Mr Senior illustrates this view of the subject by likening the effects of tithes, or other taxes on agricultural produce to those of natural sterility of soil. If the land of a country without access to foreign supplies, were suddenly smitten with a permanent deterioration of quality, to an extent which would make a tenth more labour necessary to raise the existing produce, the price of corn would undoubtedly rise one-tenth. But it cannot hence be inferred that if the soil of the country had from the beginning been one-tenth worse than it is, corn would at present have been one-tenth dearer than we find it. It is far more probable, that the smaller return to labour and capital, ever since the first settlement of the country, would have caused in each successive generation a less rapid increase than has taken place: that the country would now have contained less capital, and maintained a smaller population, so that notwithstanding the inferiority of the soil, the price of corn would not have been higher, nor profits lower, than at present; rent alone would certainly have been lower. We may suppose two islands, which, being alike in extent, in natural fertility, and industrial advancement, have up to a certain time been equal in population and capital, and have had equal rentals, and the same price of corn. Let us imagine a tithe imposed in one of these islands, but not in the other. There will be immediately a difference in the price of corn, and therefore probably in profits. While profits are not tending downwards in either country, that is, while improvements in the production of necessaries fully keep pace with the increase of population, this difference of prices and profits between the islands may continue. But if, in the untithed island, capital increases, and population along with it, more than enough to counterbalance any improvements which take place, the price of corn will gradually rise, profits will fall, and rent will increase; while in the tithed island capital and population will either not increase (beyond what is balanced by the improvements), or if they do, will increase in a less degree; so that rent and the price of corn will either not rise at all, or rise more slowly. Rent, therefore, will soon be higher in the untithed than in the tithed island, and profits not so much higher, nor corn so much cheaper, as they were on the first imposition of the tithe. These effects will be progressive. At the end of every ten years there will be a greater difference between the rentals and between the aggregate wealth and population of the two islands, and a less difference in profits and in the price of corn.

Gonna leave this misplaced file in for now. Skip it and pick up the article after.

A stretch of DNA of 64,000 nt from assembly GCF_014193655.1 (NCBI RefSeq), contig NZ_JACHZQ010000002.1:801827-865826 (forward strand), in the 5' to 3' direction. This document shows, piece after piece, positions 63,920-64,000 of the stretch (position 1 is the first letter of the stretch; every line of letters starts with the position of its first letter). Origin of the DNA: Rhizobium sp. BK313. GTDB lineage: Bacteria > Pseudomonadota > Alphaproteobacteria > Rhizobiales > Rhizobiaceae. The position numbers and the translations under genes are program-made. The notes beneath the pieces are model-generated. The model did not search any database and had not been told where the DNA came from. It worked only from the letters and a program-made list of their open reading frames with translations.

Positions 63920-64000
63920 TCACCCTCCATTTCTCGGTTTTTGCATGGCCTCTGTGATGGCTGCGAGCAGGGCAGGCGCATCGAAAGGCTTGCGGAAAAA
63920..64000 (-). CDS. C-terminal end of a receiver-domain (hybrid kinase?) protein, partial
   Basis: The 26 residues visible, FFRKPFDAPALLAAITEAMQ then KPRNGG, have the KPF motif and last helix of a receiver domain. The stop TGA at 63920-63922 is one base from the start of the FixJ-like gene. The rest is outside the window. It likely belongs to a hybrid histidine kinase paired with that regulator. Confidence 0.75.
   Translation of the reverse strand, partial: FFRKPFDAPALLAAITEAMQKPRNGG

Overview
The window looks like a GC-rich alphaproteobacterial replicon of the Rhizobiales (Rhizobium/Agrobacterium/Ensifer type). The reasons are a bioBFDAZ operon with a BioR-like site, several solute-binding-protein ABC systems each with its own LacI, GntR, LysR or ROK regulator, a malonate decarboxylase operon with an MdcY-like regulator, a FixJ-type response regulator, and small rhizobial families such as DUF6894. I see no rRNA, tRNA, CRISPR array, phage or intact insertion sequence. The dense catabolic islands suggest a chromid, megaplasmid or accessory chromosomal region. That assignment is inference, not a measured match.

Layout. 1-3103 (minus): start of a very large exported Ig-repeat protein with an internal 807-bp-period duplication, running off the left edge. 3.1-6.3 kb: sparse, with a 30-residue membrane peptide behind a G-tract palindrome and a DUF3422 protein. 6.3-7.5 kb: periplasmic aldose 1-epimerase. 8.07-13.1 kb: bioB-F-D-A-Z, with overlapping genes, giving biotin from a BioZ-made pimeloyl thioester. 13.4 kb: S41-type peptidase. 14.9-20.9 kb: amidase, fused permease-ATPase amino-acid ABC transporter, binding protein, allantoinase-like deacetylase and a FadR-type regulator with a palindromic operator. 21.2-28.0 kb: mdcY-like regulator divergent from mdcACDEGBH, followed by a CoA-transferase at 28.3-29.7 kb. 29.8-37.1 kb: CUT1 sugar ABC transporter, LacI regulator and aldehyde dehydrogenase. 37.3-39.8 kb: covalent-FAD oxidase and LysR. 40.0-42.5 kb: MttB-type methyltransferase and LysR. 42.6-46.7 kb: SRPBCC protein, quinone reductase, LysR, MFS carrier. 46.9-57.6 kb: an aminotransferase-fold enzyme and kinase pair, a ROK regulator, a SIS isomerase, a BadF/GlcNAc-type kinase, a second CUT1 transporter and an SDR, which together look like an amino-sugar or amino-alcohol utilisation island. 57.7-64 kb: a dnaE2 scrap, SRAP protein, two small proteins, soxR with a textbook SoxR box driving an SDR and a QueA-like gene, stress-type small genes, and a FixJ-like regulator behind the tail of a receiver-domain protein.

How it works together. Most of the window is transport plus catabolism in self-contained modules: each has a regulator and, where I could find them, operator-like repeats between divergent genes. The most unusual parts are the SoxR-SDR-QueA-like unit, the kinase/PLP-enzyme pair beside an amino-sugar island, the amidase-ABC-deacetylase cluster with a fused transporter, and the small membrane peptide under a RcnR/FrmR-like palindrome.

At what point will these last differences entirely cease, and the temporary effect of taxes on agricultural produce, in raising the price, have entirely given place to the ultimate effect, that of limiting the total produce of the country? Though the untithed island is always verging towards the point at which the price of food would overtake that in the tithed island, its progress towards that point naturally slackens as it draws nearer to attaining it; since — the difference between the two islands in the rapidity of accumulation depending upon the difference in the rates of profit — in proportion as these approximate, the movement which draws them closer together, abates of its force. The one may not actually overtake the other, until both islands reach the minimum of profits: up to that point, the tithed island may continue more or less ahead of the untithed island in the price of corn: considerably ahead if it is far from the minimum, and is therefore accumulating rapidly. very little ahead if it is near the minimum, and accumulating slowly.

But whatever is true of the tithed and untithed islands in our hypothetical case, is true of any country having a tithe, compared with the same country if it had never had a tithe.

In England the great emigration of capital, and the almost periodical occurrence of commercial crises through the speculations occasioned by the habitually low rate of profit, are indications that profit has attained the practical, though not the ultimate minimum, and that all the savings which take place (beyond what improvements, tending to the cheapening of necessaries, make room for) are either sent abroad for investment, or periodically swept away. There can therefore, I think, be little doubt that if England had never had a tithe, or any tax on agricultural produce, the price of corn would have been by this time as high, and the rate of profits as low, as at present. Independently of the more rapid accumulation which would have taken place if profits had not been prematurely lowered by these imposts; the mere saving of a part of the capital which has been wasted in unsuccessful speculations, and the keeping at home a part of that which has been sent abroad, would have been quite sufficient to produce the effect. I think, therefore, with Mr Senior, that the tithe, even before its commutation, had ceased to be a cause of high prices or low profits, and had become a mere deduction from rent; its other effects being, that it caused the country to have no greater capital, no larger production, and no more numerous population than if it had been one-tenth less fertile than it is; or let us rather say one.twentieth (considering how great a portion of the land of Great Britain was tithe-free).